North Korean newspaper Rodong Sinmun published an article Sunday indicating that Hawaii and Alaska could be the targets of a North Korean missile attack against the United States. The report also noted that the two regions are home to the United States Pacific Command and the US missile shield.
North Korea tested the Hwasong-14 missile on July 4 — its first successful launch of an intercontinental ballistic missile with the capability of reaching the US. Pyongyang claims the ICBM can travel more than 6,400 km, potentially enabling it to reach Alaska, Hawaii, and even the West Coast.
The US military has recently stepped up its defense activities in response to the rapidly accelerating threat from North Korea.
According to Pentagon spokesman and Navy Captain Jeff Davis, US Army soldiers have been temporarily deployed at the Pacific Spaceport Complex in Alaska, in preparation for another test of its THAAD missile-intercept system. The US Coast Guard issued a notice stating that the test could take place over the coming weekend.
The Terminal High Altitude Area Defense THAAD-18 system, located on Kodiak Island, is capable of intercepting short-, medium- and intermediate-range ballistic missiles. Earlier this month, the US Army successfully deployed THAAD against an intercontinental ballistic weapon for the first time, maintaining a 100 percent success rate from 14 separate tests. In May, the military also intercepted a training ICBM in a ground-based midcourse defense (GMD) system test in California.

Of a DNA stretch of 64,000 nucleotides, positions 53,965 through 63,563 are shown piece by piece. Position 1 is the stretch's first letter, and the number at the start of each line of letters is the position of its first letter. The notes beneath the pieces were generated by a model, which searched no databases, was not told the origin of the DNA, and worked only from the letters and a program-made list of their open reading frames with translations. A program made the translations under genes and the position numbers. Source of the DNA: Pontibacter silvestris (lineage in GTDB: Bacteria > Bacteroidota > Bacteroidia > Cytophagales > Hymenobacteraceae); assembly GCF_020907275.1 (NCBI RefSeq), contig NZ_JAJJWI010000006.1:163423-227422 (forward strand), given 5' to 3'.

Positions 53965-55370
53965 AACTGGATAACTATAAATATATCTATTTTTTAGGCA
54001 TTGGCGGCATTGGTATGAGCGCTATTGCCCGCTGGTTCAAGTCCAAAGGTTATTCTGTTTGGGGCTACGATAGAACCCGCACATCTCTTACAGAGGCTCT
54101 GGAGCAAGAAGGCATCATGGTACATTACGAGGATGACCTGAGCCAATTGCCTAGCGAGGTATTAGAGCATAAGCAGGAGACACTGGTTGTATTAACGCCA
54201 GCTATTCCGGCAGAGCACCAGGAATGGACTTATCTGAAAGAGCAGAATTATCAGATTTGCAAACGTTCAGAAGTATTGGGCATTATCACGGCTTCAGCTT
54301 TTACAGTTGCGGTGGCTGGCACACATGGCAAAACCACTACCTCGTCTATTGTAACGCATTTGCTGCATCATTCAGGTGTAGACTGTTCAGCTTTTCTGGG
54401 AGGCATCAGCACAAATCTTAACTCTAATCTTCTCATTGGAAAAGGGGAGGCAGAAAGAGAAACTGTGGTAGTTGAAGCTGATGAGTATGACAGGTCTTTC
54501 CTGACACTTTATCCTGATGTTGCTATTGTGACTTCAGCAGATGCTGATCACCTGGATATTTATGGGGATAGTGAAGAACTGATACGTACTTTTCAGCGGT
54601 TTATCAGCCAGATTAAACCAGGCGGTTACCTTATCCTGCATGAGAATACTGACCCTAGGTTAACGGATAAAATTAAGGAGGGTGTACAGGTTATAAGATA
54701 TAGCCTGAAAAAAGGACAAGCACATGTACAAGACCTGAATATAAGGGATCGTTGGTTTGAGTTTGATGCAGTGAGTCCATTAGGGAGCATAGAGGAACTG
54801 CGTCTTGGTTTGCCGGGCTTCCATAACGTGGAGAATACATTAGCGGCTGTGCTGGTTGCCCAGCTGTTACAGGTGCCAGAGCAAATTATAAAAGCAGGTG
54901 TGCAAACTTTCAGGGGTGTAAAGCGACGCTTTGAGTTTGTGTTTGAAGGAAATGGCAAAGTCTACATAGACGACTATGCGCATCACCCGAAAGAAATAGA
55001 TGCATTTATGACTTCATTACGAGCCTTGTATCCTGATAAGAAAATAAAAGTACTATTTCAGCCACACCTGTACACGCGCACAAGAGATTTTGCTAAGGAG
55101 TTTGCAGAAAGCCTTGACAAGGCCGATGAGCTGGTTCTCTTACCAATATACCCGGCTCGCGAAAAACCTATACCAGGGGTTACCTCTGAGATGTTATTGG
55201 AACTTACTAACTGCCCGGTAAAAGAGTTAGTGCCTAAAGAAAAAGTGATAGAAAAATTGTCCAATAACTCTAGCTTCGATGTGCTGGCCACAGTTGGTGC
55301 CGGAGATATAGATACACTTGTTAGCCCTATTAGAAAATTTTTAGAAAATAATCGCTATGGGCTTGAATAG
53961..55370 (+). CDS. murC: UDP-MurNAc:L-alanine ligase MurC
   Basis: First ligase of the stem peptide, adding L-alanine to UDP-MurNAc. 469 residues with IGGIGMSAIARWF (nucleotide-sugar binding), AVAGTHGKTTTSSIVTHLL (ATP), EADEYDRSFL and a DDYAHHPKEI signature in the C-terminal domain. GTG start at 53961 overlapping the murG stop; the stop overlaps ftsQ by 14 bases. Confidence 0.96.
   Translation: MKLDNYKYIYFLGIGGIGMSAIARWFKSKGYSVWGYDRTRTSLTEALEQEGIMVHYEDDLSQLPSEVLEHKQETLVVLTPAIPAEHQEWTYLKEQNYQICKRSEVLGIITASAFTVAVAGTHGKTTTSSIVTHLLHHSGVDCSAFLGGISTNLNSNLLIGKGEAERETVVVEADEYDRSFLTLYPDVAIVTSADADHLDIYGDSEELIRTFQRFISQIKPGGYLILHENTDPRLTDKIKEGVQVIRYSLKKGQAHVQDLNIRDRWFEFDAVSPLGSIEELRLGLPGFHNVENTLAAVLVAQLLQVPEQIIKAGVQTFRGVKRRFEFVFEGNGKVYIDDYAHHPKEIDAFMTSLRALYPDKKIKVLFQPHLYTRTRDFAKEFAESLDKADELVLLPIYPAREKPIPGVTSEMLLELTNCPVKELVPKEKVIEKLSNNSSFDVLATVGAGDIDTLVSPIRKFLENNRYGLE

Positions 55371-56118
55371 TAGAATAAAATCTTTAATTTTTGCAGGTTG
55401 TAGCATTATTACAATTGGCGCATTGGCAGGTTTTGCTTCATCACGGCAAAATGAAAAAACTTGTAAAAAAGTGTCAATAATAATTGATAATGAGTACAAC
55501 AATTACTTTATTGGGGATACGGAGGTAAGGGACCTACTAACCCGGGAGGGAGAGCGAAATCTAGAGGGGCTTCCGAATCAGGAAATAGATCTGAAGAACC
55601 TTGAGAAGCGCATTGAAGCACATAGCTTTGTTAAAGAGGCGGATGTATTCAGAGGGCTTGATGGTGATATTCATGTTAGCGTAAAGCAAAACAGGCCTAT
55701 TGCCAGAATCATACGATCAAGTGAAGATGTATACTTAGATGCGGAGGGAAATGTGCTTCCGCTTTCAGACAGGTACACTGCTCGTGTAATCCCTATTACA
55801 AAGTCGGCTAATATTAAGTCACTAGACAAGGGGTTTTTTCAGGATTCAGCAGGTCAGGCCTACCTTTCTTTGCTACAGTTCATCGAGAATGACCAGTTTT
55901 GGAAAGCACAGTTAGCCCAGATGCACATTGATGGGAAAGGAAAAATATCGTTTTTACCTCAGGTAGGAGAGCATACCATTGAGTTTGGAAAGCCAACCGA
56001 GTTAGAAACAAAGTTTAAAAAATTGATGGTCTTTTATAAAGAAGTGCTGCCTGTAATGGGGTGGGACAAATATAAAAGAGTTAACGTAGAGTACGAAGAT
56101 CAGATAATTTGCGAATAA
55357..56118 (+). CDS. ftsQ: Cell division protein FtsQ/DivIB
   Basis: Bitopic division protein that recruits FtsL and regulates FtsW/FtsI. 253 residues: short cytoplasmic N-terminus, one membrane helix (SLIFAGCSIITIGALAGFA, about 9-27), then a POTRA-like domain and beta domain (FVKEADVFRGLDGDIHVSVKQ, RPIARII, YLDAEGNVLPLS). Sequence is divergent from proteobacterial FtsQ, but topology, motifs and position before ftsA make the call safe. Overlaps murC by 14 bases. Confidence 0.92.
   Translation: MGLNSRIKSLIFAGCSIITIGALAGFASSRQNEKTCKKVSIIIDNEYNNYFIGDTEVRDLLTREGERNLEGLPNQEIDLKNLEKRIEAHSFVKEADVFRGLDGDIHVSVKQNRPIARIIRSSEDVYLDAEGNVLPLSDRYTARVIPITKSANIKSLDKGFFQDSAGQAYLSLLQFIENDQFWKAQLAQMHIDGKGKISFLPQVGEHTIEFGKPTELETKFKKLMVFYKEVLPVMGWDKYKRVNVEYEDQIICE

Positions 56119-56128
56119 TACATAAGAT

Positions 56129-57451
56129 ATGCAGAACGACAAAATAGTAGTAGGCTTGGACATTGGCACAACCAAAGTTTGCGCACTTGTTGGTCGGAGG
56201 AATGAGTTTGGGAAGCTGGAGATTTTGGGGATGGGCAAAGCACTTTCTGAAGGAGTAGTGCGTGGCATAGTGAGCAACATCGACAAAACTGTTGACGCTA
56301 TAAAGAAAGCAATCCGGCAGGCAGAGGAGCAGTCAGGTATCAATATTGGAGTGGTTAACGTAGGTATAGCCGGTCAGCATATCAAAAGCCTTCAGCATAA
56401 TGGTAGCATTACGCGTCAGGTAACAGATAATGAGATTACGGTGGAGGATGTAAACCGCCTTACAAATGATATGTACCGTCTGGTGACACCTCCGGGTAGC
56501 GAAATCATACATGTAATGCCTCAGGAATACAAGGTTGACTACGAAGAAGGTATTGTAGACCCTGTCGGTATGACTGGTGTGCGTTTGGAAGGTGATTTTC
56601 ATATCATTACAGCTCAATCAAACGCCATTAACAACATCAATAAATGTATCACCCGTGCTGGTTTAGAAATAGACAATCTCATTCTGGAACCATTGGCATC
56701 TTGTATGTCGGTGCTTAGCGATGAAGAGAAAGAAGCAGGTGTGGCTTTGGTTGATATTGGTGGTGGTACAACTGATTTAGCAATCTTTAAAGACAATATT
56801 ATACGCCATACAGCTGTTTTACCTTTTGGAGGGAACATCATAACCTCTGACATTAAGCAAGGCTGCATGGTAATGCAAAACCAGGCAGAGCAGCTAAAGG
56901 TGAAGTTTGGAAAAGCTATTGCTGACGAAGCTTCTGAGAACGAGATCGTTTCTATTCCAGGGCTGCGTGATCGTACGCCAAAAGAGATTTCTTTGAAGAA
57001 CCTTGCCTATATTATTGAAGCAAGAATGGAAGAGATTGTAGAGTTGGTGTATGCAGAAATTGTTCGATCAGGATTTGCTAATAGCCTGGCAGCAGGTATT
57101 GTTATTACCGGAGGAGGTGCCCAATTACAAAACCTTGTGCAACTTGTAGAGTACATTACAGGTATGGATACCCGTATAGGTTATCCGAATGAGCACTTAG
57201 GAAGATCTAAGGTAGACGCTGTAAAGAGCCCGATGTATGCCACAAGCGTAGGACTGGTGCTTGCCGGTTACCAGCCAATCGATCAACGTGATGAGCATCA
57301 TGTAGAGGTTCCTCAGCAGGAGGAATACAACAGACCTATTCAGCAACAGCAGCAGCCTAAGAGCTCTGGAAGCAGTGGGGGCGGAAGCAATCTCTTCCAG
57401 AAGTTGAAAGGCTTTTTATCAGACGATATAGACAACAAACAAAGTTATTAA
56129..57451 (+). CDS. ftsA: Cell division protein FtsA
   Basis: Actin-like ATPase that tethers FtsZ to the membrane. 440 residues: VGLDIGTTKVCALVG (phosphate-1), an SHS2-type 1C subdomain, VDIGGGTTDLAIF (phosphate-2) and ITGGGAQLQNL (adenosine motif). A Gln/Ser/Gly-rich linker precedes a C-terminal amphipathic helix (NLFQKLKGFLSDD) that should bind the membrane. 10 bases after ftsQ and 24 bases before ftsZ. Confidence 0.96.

Hawaii reacted to the North Korean threat by announcing an emergency response plan in the event of a strike. Beginning in November, monthly tests of attack warning sirens will be implemented by the state for the first time since the end of the Cold War nearly three decades ago. The alert siren will be followed by a public service announcement advising citizens to “get inside, stay inside and stay tuned.”
Brochures, radio, Internet and TV ads will be disseminated to notify the public about the sirens, and to indicate steps to be taken in the event of an attack. Schools will also begin carrying out evacuation drills, in what appears to be a revised version of outdated Cold War guidelines.
It would take just 20 minutes for an intercontinental missile to reach the state of Hawaii, leaving almost no time for citizens to respond. According to the Daily Caller, a number of state legislators and a United States admiral have demanded better missile defense capabilities for the island, which houses several major military bases including Pearl Harbor. THAAD systems have already been deployed in Guam and South Korea.
Marine vessels and aircraft are advised to avoid the large ocean area between Kodiak Island and Hawaii over the coming weekend.